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BLM restores East Paradox Creek near Bedrock

Water has been restored to cottonwoods in this oxbow on the Dolores River after a stream restoration project was completed on East Paradox Creek by the Bureau of Land Management. (Courtesy Bureau of Land Management)
Blown-out banks flooded Paradox salinity project, left historic cottonwood gallery on Dolores River without water

The Bureau of Land Management Uncompahgre Field Office has successfully utilized a low-tech, natural technique to restore East Paradox Creek near Bedrock, which had blown out of its natural channel during a 2013 flash flood.

BLM ecologists and volunteers installed a unique picket baffle system made up of more than 300 cedar posts that trapped sediment and debris.

The structure hardened and restored the blown out bank. It encouraged water from East Paradox Creek to turn and flow back to its native channel.

The ephemeral creek, a tributary of the Dolores River, provides essential water for a cutoff oxbow that includes one of the largest cottonwood galleries on the river, said BLM ecologist Ken Holsinger.

Oxbows, usually in the shape of a “C” or “U,” are abandoned meanders of rivers.

The oxbow fed by East Paradox Creek provides habitat for cottonwoods and wildlife, including a variety of bird species, deer and elk.

When monsoonal storms caused the creek blow out of its channel, it not only starved the cottonwoods of water, but its new course also damaged a road and threatened nearby injection wells of the Bureau of Reclamation’s Paradox Valley Salinity Control Project.

“You could see cottonwood die off because the oxbow had been cut off from water,” Holsinger said. “Another problem was the new course was flooding the injection wells.”

A picket baffle, consisting of cedar posts arranged to capture sediment, was installed on East Paradox Creek near Bedrock to return the stream to its native channel. (Courtesy Bureau of Land Management)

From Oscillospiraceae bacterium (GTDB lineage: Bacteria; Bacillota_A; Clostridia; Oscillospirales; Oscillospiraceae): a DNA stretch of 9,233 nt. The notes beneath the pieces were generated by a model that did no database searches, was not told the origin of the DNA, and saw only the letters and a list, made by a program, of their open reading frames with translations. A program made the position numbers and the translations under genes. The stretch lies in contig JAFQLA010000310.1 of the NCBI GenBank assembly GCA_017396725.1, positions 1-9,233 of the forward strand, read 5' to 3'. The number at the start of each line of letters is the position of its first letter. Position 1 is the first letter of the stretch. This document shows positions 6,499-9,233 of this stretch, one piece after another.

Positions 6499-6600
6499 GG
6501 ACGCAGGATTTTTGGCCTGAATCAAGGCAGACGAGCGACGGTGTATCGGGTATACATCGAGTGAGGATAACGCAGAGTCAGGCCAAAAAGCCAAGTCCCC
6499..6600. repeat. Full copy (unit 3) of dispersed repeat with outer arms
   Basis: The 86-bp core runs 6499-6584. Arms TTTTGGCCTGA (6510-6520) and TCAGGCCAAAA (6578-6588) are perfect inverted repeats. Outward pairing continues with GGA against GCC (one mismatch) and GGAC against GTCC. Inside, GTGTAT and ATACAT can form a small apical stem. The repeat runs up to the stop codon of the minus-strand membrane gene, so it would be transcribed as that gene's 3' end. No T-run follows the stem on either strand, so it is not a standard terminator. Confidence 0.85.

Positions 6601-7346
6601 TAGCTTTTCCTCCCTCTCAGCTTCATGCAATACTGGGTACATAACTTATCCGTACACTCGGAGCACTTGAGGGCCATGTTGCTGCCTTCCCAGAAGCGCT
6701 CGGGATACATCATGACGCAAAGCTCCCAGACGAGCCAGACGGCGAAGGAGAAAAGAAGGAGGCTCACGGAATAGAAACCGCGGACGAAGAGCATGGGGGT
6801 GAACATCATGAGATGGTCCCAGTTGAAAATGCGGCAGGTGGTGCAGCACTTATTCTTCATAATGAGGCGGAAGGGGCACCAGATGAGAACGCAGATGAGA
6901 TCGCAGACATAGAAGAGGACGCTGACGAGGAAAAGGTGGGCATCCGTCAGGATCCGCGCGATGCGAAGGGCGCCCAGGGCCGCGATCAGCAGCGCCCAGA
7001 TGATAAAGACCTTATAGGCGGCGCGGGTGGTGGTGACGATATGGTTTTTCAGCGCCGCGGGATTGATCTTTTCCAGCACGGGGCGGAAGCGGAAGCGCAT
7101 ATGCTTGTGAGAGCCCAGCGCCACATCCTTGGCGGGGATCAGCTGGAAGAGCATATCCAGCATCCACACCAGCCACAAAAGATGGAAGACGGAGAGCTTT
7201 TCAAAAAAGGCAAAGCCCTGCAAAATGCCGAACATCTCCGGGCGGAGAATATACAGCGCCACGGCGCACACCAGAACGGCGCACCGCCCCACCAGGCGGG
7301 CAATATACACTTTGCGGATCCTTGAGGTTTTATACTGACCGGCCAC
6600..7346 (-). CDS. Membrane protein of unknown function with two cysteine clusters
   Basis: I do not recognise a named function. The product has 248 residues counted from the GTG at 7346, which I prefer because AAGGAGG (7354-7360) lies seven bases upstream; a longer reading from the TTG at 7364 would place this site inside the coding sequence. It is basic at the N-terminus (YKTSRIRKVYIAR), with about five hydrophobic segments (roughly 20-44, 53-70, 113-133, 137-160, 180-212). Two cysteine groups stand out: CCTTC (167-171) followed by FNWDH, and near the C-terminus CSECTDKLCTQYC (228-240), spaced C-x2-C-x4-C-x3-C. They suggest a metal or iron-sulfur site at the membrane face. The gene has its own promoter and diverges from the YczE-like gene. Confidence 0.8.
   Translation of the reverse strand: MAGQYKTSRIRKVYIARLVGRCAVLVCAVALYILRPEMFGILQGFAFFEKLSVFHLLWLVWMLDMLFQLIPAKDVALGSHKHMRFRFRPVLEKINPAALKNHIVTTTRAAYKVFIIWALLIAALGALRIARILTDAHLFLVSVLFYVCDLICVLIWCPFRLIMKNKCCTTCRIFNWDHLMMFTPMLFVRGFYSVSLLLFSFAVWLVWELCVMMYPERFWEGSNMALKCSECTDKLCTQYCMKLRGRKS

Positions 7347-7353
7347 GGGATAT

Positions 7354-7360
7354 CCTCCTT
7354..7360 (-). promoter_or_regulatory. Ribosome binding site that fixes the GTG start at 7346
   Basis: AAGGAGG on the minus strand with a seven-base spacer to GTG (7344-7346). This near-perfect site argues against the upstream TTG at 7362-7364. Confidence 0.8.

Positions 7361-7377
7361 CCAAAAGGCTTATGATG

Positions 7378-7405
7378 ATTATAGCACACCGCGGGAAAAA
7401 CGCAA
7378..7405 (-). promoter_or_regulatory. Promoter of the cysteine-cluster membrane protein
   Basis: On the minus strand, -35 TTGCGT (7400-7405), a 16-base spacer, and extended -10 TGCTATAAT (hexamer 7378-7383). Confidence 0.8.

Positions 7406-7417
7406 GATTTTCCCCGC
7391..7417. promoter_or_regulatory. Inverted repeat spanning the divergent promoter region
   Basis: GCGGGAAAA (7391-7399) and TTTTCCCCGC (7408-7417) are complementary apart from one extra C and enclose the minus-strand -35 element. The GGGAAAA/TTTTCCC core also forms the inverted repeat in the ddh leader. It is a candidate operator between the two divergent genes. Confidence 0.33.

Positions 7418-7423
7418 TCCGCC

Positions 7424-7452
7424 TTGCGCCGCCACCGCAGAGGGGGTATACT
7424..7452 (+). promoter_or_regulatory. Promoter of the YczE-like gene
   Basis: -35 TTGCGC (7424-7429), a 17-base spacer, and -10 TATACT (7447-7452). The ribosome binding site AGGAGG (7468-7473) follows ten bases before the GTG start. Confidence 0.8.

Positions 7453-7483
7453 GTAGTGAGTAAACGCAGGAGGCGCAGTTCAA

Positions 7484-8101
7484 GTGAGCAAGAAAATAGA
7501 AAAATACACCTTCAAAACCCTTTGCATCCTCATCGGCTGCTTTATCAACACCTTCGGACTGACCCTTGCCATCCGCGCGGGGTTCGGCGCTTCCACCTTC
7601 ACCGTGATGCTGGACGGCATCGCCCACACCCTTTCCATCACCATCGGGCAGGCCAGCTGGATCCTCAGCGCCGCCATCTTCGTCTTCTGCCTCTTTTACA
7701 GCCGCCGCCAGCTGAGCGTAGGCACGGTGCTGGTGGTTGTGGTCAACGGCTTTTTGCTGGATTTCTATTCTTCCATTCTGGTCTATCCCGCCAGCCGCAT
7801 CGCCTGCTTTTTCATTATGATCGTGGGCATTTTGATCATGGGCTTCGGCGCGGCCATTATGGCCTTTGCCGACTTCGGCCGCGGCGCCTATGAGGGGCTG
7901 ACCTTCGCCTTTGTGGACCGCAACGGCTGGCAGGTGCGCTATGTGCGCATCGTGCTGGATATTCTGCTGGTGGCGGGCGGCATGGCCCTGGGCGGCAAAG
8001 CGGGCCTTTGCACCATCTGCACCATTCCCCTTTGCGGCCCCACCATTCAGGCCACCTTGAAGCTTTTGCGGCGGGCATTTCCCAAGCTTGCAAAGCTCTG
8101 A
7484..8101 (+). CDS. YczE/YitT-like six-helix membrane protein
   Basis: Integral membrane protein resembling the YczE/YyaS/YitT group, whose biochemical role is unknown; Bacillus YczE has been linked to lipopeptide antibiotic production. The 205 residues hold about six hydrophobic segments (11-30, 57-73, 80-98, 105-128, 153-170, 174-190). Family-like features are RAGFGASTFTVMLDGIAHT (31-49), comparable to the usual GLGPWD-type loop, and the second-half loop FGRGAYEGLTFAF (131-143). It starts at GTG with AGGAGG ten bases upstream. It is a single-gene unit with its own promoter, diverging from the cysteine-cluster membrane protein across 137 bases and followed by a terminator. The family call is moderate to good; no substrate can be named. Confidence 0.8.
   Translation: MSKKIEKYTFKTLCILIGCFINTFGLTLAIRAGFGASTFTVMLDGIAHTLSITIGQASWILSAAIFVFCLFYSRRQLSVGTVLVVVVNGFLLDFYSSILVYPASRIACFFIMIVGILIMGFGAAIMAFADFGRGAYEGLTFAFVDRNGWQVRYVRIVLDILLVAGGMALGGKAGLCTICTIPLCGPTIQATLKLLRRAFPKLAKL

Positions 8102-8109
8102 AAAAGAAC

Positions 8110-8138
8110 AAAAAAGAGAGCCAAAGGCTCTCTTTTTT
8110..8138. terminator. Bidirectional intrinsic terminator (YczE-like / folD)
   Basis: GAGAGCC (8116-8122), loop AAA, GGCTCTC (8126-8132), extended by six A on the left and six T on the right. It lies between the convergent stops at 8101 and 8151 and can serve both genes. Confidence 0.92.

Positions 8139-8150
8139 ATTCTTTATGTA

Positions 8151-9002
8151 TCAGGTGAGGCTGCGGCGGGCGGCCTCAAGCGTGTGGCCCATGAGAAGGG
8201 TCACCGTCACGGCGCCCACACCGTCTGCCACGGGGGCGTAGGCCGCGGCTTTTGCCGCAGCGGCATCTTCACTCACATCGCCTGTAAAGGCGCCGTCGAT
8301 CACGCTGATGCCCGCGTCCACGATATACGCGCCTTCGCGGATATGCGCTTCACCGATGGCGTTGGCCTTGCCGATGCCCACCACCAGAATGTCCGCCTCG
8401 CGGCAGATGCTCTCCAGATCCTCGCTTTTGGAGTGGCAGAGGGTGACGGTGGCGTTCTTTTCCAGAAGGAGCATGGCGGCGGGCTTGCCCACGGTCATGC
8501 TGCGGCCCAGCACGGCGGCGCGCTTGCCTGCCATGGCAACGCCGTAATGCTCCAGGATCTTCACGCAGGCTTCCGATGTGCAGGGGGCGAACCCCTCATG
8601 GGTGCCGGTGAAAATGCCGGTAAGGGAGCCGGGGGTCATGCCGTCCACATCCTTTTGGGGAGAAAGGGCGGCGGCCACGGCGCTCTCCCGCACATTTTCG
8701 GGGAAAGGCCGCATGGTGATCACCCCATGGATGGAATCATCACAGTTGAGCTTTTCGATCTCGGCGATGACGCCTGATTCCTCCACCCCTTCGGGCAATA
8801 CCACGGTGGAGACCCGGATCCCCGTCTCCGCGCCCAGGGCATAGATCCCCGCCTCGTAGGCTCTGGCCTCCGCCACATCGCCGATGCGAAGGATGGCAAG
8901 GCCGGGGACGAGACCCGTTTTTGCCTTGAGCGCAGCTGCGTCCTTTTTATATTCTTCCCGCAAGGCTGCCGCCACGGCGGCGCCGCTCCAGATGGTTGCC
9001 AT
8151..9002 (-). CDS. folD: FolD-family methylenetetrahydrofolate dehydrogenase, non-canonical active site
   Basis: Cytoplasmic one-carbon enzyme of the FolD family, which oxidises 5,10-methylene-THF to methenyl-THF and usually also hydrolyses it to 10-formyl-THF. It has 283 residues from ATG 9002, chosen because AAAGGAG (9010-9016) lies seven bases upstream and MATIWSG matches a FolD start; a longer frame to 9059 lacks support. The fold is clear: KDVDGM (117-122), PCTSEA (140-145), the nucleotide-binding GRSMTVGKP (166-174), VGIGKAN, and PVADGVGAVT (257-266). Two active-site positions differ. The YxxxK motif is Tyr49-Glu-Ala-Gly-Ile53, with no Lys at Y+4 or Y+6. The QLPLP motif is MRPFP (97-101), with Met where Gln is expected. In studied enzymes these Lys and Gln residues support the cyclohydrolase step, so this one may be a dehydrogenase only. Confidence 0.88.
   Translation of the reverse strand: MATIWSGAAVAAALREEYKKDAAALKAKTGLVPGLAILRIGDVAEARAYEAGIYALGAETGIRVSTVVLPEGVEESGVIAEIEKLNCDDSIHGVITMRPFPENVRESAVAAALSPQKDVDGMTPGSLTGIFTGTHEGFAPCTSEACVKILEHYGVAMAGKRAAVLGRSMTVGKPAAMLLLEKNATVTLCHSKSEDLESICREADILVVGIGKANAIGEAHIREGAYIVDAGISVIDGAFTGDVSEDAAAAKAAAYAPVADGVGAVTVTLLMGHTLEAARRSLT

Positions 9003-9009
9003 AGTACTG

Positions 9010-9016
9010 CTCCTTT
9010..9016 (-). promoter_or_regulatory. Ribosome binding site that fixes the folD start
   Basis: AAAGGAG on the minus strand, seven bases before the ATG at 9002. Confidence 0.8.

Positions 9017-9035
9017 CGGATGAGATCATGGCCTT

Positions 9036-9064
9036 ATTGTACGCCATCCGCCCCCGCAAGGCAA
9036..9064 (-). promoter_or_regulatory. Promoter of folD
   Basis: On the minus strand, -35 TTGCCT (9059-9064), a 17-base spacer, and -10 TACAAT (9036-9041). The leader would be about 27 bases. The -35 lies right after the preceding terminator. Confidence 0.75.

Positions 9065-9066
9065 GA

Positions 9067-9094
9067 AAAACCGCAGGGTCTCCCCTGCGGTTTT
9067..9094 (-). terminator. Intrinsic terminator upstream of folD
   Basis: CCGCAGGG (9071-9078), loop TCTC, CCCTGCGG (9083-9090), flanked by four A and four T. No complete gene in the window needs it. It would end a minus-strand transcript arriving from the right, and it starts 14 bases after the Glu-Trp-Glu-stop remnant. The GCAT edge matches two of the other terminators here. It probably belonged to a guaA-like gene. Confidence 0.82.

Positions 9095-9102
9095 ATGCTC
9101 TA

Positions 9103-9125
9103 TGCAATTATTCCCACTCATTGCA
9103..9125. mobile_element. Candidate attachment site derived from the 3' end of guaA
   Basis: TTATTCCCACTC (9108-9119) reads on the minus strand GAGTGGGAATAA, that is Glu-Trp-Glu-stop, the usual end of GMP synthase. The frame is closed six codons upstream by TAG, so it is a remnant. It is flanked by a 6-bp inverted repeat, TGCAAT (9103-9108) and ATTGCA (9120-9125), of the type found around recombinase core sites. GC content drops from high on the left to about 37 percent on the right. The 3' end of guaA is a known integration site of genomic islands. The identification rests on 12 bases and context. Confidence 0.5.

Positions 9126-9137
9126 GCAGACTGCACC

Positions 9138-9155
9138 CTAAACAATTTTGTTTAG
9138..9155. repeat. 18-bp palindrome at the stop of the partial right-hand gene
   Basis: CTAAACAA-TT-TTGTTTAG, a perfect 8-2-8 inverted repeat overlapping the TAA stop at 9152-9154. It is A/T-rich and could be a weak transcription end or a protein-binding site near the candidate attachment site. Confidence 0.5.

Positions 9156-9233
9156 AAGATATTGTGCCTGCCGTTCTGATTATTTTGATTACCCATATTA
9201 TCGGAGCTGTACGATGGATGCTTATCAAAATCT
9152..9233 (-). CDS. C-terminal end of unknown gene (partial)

Volunteers with the Dolores River Boating Advocates and Rivers Edge West helped to install a picket baffle on East Paradox Creek to redirect the water flow into the natural channel. (Courtesy Bureau of Land Management)
A series of cedar posts on East Paradox Creek are helping to keep the water from flooding out of the channel. (Courtesy Bureau of Land Management)

He and staff saw an opportunity to test the picket baffle system that uses natural materials to reharden the blown-out bank to get the water flowing back into its channel and on to the oxbow.

The technique was first designed by hydrologist Bill Zeedyk, a so-called “river-recreator” and author of “Let the Water Do the Work: Induced Meandering.” He promotes the use of low-tech natural materials and processes.

“We were not sure how well it would work, but it was successful and we were able to document it redirecting the creek back into its native channel,” Holsinger said. “The concept is to roughen the corner, which allowed the water to take the path of least resistance.”

BLM staff and 12 volunteers with the Dolores River Boating Advocates and Rivers Edge West installed cedar posts in staggered rows at the point of the blown out bank. Woody debris was also woven in between the posts to capture the sediment.

“It was a fun and different project,” said volunteer organizer Rico Fulton, stewardship director for DRBA. “The picket baffle is based on the philosophy of letting the natural system of sediment reinforce the bank structure.”

The posts slowed water flow, causing a natural barrier of sediments to form, and prevented the stream from flowing straight ahead to the newly eroded flood area.

“The sediment filled in between the posts and almost buried them in places,” Holsinger said.

The initial group of cedar posts were installed in 2019. A flash flood in October 2021 showed 85% of the stream was being successful so directed, so 175 more posts were installed, according to a BLM report.

The creek channel restoration filled the oxbow with 2 to 3 feet of water, providing a much needed drink for the cottonwoods.

“Cottonwoods are looking more vigorous, there are reports a new heron rookery has been established,” Holsinger said.

The additional posts extended the original picket baffle to make the restoration more effective for future storms.

A storm in late July and a much bigger storm in early October flooded the creek and tested the system, which showed fully restored flow into the historic East Paradox creek channel.

“It was amazing how well it worked,” Fulton said. “The oxbow has greened up and doing a lot better. The cottonwoods are over 100 years old and are a key part of that habitat. It feels important to keep them alive.”

She said project participants were thrilled to witness the restored habitat and see blue herons return. The area, which is on private property, is also relied on by elk during the winter months.

Using low-tech is also lower priced, Holsinger said. The project supplies and labor cost were less than $20,000.

“We’ve documented this low-tech restoration works, and the hope is that it will be used in other places,” he said.